Date of Graduation

Spring 5-14-2020

Document Type


Degree Name

Master of Science in International and Development Economics (MSIDEC)


College of Arts and Sciences



First Advisor

Jesse Anttila-Hughes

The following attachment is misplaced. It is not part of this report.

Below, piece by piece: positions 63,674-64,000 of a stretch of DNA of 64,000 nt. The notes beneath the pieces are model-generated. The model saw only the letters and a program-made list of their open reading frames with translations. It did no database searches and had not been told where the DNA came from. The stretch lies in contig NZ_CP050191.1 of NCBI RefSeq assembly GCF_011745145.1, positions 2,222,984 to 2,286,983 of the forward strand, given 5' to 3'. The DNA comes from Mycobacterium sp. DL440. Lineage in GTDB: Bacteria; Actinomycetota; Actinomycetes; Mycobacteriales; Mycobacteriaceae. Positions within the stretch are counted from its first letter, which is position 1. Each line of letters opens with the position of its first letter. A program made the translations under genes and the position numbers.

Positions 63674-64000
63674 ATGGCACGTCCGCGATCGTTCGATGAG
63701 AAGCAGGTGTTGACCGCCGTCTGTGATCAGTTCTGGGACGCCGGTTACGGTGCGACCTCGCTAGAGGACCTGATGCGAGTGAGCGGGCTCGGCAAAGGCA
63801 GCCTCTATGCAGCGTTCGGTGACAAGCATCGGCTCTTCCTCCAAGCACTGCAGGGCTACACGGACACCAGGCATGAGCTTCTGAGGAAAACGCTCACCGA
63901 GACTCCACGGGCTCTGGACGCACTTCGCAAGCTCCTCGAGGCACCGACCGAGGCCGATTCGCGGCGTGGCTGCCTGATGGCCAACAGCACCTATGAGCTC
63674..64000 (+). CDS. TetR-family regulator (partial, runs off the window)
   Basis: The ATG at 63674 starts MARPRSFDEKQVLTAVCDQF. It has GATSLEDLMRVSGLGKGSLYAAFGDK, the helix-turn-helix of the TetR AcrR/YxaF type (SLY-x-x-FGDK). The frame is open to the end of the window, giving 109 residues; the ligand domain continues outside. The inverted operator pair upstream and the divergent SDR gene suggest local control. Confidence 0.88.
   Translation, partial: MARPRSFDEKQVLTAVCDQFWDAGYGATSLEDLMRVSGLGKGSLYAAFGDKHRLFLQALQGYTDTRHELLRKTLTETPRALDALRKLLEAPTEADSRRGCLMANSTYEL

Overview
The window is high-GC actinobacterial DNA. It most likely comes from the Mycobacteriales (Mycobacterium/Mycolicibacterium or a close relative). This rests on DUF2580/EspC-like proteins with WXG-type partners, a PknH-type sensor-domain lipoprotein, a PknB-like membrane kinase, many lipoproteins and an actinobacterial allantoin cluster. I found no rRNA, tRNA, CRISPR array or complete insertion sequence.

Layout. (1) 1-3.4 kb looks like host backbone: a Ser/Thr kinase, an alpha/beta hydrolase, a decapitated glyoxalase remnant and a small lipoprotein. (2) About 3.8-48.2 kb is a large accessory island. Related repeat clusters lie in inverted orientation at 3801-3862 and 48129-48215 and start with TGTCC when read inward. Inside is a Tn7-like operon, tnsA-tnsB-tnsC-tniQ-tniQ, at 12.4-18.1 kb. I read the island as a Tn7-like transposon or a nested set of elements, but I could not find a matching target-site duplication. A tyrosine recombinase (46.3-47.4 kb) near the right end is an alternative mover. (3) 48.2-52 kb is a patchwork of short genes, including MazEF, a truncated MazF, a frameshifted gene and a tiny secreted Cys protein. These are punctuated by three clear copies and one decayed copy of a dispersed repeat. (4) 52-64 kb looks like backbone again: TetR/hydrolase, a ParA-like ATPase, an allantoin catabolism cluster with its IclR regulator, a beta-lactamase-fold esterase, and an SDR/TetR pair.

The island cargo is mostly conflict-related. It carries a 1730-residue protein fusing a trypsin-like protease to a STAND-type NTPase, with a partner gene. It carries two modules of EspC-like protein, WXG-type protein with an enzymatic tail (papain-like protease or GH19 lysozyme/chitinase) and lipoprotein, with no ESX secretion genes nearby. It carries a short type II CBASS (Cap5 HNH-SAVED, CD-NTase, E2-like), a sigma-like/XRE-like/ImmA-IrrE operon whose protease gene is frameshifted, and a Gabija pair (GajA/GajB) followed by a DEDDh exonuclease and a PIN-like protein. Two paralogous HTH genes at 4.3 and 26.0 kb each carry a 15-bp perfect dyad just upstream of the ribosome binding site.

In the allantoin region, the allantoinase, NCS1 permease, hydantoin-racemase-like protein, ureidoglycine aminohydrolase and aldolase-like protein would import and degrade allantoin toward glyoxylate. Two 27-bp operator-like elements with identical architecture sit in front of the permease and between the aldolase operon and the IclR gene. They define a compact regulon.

The role of economic incentives in political armed conflict is well documented, but there is very little evidence on a growing and increasingly globalized form of violence: organized crime. Most existing research focuses on the impact of price shocks on wages and how this affects an individual’s opportunity cost to join an armed group or political movement. However, unlike other violent groups, organized criminal groups do not compete for political power, but profits in illegal markets. In Mexico, these groups have more than doubled in the past two decades, leading to an explosion of violence and record high 35,000 people being murdered in 2019. Mexican cartels engage in rent-seeking behavior in both licit and illicit markets, especially in rural areas where illicit crop cultivation supports the drug trade. In this paper I use a differences-in-differences strategy exploiting variation in avocado and illicit drug prices from 2003-2018 to understand how price shocks to both legal and illegal commodities impact cartel competition in different markets. I find rising avocado prices have a significant effect on violent crime in avocado-growing municipalities at the monthly level. Cartels also are more likely to enter an avocado-growing municipalities as prices increase, and less likely to leave them. Avocados may also be complementary to illicit crop cultivation.